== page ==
I, like so many like me, have no small children. I am of the old school whereby children under a certain age were not left on their own, they were put in a room where they could be observed constantly. If we went to the beach, one or other parent would be either in the water or on the shoreline keeping a wary eye on the children. When shopping, children were either left with a grandparent or were in a pram or on a lead, they were not left to run riot throughout a shopping centre or store or even a restaurant.

I am dumbfounded by the department who came up with the idea that everyone should be watching out for other peoples children or catering to the ineptitude of the majority of parents of todays ilk. By making everyone else responsible for someone else’s child(ren), you are breeding a society of parents who are less and less involved in the upbringing and responsibility of their children.”

Isn’t it about time we stood up and made a noise that the Govt could not ignore, a National referendum or a National march of outcry against punitive fees on private pool owners.

bd84 2:58 pm 13 Jan 10

housebound said :

Easy solution – rather than changing the laws to force older couples with no resident children to fence off their back door, why not just attach it to sale conditions?

You will find that a lot of drownings occur in exactly that situation, when the grandkids come over or when the neighbours’ kids can get into the yard and subsequently fall in. Hence the reason why they are looking at making the laws apply to existing pools too.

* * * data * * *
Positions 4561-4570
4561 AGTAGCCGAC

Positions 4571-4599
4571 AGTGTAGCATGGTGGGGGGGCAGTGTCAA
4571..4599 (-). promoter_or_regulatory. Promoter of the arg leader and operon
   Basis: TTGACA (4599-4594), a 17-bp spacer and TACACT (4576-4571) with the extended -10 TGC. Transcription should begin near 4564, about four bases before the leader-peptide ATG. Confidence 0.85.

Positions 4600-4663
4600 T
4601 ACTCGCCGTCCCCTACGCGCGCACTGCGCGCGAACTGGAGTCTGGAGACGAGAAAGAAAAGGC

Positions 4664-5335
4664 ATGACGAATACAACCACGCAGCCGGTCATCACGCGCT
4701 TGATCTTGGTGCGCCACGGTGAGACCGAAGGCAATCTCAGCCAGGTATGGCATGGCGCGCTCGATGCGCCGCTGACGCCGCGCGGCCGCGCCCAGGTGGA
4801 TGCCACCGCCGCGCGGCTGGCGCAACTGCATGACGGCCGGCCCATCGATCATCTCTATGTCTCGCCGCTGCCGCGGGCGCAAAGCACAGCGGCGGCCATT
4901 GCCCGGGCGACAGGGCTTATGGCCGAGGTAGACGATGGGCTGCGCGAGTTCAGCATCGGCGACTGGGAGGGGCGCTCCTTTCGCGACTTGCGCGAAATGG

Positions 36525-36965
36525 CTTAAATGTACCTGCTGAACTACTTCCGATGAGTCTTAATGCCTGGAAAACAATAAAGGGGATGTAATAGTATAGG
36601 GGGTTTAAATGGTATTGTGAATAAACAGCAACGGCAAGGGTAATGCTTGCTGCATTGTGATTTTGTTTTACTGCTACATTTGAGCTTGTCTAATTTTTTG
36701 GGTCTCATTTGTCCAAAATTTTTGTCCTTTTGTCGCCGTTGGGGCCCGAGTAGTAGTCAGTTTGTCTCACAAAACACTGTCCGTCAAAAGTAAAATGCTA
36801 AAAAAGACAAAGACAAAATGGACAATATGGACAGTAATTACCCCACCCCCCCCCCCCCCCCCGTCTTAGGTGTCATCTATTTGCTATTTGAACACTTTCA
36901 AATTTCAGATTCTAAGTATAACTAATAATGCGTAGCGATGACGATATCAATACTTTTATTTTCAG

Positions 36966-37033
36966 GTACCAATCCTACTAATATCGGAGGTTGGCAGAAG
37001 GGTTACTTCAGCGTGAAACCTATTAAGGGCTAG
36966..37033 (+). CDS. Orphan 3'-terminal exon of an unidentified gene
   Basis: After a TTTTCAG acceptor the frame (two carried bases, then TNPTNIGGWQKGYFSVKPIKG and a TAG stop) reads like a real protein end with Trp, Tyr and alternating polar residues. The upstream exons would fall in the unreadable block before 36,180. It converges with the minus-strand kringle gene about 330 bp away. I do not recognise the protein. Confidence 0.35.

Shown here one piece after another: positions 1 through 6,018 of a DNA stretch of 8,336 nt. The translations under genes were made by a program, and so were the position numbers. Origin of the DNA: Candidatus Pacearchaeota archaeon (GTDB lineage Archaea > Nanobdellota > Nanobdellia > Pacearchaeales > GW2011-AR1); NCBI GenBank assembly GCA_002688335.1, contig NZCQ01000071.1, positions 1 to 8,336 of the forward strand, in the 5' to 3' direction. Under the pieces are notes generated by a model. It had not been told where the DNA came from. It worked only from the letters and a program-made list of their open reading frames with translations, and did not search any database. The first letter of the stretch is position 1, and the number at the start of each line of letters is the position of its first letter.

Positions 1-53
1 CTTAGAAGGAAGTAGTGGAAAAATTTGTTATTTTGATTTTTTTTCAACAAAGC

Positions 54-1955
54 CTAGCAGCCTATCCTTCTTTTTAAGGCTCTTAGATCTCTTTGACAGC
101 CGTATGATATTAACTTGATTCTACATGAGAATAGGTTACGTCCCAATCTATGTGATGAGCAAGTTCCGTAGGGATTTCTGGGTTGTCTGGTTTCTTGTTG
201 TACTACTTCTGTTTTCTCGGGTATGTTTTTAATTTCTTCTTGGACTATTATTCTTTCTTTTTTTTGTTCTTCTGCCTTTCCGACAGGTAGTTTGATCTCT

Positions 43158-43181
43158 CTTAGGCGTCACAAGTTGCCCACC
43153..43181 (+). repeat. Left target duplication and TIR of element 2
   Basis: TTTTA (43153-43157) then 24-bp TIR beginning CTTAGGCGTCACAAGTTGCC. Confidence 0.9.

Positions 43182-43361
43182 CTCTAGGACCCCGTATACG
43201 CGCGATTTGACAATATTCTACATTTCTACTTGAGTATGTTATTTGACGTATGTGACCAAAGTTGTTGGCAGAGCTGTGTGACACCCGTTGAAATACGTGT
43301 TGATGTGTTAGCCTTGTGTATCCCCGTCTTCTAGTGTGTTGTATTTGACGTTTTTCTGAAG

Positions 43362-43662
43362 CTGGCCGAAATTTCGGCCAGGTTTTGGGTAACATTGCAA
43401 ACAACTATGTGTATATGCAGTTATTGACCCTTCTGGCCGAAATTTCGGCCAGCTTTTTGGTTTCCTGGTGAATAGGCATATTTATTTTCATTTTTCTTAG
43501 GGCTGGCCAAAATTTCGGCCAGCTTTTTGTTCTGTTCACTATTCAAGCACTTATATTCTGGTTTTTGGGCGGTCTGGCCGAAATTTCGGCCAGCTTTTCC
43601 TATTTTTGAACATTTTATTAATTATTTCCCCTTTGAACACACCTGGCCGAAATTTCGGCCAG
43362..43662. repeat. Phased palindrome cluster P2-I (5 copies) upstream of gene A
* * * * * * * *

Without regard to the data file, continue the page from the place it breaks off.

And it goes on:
deye said :

as a kid I always found ways to get into a standards compliant pool enclosure, it’s not hard.

The fences are only a prevention measure and are not designed to be Fort Knox that guarantee no drownings. Once the kids get to a certain age they are more than likely going to be able to get in one way or another, by that time one would expect most children would be taught some sort of swim safety. It’s more about keepings kids <3 years from wandering out while mummy isn't looking.

Clown Killer 2:24 pm 13 Jan 10

Kid will and do get into anywhere if they really want to. The reality is that pool fencing laws have little to do with wether or not a toddler will end up at the bottom of a swimming pool. Responsibility should ultimatley lie with the parents of small children not lumped on people who own pools.

If some snotty nosed brat drowned in my pool I’d sue their parents for the cost associated with having to drain, clean and re-fill the pool.

housebound 11:33 am 13 Jan 10

Easy solution – rather than changing the laws to force older couples with no resident children to fence off their back door, why not just attach it to sale conditions?

eebee 9:23 am 13 Jan 10

I’m not aware of the new rules however my Godmother (QLD) has windows facing directly onto her pool area and she didn’t need bars, just special locks, so it may be the same here.

I would surely think something like Crimsafe would also be a viable alternative (as well as deterring burgulars!)